'Fear of failure does not spare anyone'

I know I can speak through poetry now, and I feel so comfortable there. But I don't just want to be comfortable. I don't want to box myself into one category.

I think the reason a lot of people don't pursue their passion or their career or their art is this fear of failure. And the fear of failure is very important to an artist in the process; it’s something that does not spare anyone.

The thing about the fear of failure is that on the other side of that is not trying.

The thing about the fear of failure is that on the other side of that is not trying. And to me, that's so much worse because not trying — it means you did nothing at all. And to get to the end of your life, never trying, to me, felt so sad and so depressing.

'Just let it be said'

I'm not a morning person. I don't write in the morning, but I am alive at night.

And those evening walks are so integral to letting my mind quiet down enough to hear what's really being said. It's when my mind can get quiet and there's no distractions, no kids, no technology, nothing.

The author's dog on one of their evening walks. (Courtesy Kate Baer)
The author's dog on one of their evening walks. (Courtesy Kate Baer)

On these walks I really try to let whatever is kind of rolling around in there, just let it be said. If it's sad, be sad for a minute; if it's silly, if it's sexy, if it's happy, whatever it is, just let it be said. And it's really hard to do that in the world today.

Usually when I'm walking in the evening, I'm with my dog, who needs to get out her energy.

We live in the country now, so I walk in this back field, and she just gets to run free off leash. I don't know if you've ever watched a dog run off leash, but it’s very life giving, actually.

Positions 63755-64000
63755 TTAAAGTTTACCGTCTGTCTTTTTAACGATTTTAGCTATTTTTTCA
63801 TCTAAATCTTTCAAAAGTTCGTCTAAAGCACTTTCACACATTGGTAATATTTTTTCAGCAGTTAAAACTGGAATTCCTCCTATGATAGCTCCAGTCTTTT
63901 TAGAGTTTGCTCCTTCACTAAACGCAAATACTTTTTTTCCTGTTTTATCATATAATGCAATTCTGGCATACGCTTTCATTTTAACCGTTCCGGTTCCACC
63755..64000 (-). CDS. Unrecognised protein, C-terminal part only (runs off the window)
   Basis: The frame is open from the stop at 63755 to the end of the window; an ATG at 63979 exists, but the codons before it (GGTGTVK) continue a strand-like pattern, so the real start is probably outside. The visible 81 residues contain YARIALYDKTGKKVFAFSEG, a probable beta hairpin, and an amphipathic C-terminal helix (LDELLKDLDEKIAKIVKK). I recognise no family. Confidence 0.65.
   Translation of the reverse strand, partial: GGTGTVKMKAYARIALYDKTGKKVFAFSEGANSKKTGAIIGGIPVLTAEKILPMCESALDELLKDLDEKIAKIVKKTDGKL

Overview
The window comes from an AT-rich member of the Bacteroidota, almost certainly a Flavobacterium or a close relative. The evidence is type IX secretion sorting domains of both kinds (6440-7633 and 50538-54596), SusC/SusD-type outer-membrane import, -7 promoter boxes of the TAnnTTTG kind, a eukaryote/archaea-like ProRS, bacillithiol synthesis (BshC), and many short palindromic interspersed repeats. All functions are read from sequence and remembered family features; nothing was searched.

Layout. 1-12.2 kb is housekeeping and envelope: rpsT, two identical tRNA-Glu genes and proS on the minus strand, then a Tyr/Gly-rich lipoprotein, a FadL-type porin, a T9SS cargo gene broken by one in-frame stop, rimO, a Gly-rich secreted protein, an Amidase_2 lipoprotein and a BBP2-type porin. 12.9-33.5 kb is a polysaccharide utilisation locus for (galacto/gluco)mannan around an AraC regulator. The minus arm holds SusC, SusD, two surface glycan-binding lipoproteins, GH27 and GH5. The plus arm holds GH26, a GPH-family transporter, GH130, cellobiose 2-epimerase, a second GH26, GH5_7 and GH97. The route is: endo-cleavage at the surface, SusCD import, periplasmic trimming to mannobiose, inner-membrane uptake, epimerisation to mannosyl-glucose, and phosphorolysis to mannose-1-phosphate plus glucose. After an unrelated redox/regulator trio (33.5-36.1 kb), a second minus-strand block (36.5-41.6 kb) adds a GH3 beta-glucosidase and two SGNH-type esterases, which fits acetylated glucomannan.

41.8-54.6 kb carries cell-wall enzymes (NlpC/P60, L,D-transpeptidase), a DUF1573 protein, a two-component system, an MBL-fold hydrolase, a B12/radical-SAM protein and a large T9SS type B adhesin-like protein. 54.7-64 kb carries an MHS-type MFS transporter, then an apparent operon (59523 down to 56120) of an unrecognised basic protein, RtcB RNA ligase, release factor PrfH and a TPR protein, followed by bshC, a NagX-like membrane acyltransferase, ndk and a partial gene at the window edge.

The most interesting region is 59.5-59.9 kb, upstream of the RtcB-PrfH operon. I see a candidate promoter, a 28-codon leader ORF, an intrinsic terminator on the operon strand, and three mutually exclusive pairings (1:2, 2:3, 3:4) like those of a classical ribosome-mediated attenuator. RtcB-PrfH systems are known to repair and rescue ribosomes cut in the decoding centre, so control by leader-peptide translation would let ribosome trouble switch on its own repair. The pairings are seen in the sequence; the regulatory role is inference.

We do it rain or shine. When I unclip her, she runs off through the field, and every day is the best day of her life because she's doing what she's meant to do. And it always fills me with this sense of joy.

I'm a huge introvert. I value my quiet time so much, but when I'm on stage and meeting people, I feel that same way. Oh, this is what I was meant to do. I was meant to connect with the audience. I was meant to write for the audience. I was meant to be with women as much as possible.

This is what I was always meant to do and feel and be.

This is what it means to feel known. And I think that’s a very universal desire. To be known exactly as you are and have that be enough.

The audio version of this piece was produced by Cloe Axelson, with help from Sara Shukla, David Greene and Dan Mauzy. It was mixed by Caleb Green.

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This segment aired on May 10, 2023.


Headshot of Cloe Axelson

Cloe Axelson Senior Editor, Cognoscenti
Cloe Axelson is an editor of WBUR’s opinion page, Cognoscenti.


Headshot of Sara Shukla

Sara Shukla Editor, Cognoscenti
Sara Shukla is an editor of WBUR’s ideas and opinion page, Cognoscenti.